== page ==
Skip to main content

Iraqi Kurds still deadlocked over new government

Iraqi Kurdish political parties remain in a stalemate over the formation of a new regional government, six months after parliamentary elections were held in Iraqi Kurdistan.
Iraq's Kurdistan President Masoud Barzani shows his ink-stained finger at a polling station in Arbil, capital of the autonomous Kurdistan region, about 350 km (217 miles) north of Baghdad, September 21, 2013. Iraqi Kurds went to the polls on Saturday to vote for a new parliament at a time when their oil-producing region is seeking greater autonomy from Baghdad, against a backdrop of violent instability in the rest of Iraq and the wider Middle East. REUTERS/Azad Lashkari  (IRAQ - Tags: ELECTIONS POLITICS) -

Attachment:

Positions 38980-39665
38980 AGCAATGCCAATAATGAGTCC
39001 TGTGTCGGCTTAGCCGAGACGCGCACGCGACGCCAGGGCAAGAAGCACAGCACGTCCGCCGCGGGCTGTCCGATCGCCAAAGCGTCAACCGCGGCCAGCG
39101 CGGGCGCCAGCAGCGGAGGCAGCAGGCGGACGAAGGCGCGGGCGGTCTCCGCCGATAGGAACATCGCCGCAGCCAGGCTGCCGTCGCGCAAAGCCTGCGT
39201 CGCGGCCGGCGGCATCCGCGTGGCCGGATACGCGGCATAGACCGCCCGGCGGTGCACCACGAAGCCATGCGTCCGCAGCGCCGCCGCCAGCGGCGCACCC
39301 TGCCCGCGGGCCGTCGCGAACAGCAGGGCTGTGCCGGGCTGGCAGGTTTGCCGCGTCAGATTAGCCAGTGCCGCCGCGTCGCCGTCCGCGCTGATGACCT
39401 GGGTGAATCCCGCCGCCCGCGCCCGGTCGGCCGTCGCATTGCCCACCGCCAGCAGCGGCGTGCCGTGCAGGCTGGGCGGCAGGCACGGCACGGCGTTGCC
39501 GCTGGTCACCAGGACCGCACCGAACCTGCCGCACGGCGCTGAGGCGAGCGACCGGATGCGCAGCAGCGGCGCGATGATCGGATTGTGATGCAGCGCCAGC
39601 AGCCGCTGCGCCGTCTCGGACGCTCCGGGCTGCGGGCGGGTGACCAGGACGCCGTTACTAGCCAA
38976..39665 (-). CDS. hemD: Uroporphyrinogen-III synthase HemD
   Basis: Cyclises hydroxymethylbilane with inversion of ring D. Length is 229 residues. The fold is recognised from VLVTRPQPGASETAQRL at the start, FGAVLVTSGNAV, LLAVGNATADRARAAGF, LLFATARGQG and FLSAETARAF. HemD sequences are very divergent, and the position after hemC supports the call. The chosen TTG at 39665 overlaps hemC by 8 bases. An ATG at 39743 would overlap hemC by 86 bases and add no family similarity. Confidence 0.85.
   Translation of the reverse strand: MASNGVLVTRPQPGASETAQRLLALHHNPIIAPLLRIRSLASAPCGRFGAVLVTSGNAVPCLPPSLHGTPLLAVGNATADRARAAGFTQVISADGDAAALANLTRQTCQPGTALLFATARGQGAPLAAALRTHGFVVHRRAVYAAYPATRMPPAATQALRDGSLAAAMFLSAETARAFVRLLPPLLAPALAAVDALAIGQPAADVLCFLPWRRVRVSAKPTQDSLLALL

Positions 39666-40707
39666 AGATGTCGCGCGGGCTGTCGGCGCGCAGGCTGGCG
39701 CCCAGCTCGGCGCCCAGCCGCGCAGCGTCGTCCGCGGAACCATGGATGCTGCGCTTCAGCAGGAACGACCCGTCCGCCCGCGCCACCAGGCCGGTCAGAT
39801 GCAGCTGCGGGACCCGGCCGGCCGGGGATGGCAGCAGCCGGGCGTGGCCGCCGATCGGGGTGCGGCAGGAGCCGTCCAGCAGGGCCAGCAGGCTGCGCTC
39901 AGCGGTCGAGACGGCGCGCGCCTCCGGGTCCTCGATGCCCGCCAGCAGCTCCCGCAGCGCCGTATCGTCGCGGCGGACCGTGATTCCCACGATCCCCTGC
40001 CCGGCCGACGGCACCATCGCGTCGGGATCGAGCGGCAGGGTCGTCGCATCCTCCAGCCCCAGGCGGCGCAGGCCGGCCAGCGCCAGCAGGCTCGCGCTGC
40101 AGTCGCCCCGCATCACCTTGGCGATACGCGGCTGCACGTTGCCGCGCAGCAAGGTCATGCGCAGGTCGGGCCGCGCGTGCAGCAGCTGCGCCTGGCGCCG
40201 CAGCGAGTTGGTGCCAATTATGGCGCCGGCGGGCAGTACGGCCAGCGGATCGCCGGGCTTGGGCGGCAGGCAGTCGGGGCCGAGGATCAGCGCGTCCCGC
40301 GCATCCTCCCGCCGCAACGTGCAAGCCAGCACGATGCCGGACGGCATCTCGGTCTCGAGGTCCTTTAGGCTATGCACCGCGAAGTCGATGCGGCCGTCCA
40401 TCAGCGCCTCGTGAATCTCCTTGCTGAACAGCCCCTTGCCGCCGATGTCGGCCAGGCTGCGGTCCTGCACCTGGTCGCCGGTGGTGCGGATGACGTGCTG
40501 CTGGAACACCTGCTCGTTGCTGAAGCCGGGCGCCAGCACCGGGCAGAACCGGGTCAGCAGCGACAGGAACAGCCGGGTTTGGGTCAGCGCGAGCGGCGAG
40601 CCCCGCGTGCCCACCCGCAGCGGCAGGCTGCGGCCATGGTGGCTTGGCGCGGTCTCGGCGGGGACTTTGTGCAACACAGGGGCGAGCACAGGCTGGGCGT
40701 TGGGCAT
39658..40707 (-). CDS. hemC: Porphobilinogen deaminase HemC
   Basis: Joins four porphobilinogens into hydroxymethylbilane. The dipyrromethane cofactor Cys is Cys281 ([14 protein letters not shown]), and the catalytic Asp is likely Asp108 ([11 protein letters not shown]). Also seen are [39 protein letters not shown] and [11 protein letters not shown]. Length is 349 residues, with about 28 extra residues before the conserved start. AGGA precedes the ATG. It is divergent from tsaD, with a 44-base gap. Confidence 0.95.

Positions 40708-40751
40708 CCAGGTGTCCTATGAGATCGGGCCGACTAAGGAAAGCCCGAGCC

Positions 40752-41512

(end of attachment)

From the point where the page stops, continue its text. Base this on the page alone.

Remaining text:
Read in 

ERBIL, Iraq — The new government has still not been formed in Iraqi Kurdistan since the regional parliamentary elections were held Sept. 21, 2013. Kurdistan Regional Government (KRG) President Massoud Barzani insisted April 2 that the new cabinet would be formed before the national elections scheduled for April 30, but the deadlock will likely continue beyond that point.

But Amanj Abdullah of the Kurdish opposition party Gorran, which surprised many by finishing second in the September elections, told Al-Monitor it is unlikely that a regional government will be formed before Iraq’s national elections. The frustration at the delayed process has been felt across the Iraqi Kurdish political spectrum.

Access the Middle East news and analysis you can trust

Join our community of Middle East readers to experience all of Al-Monitor, including 24/7 news, analyses, memos, reports and newsletters.


Only $100 per year.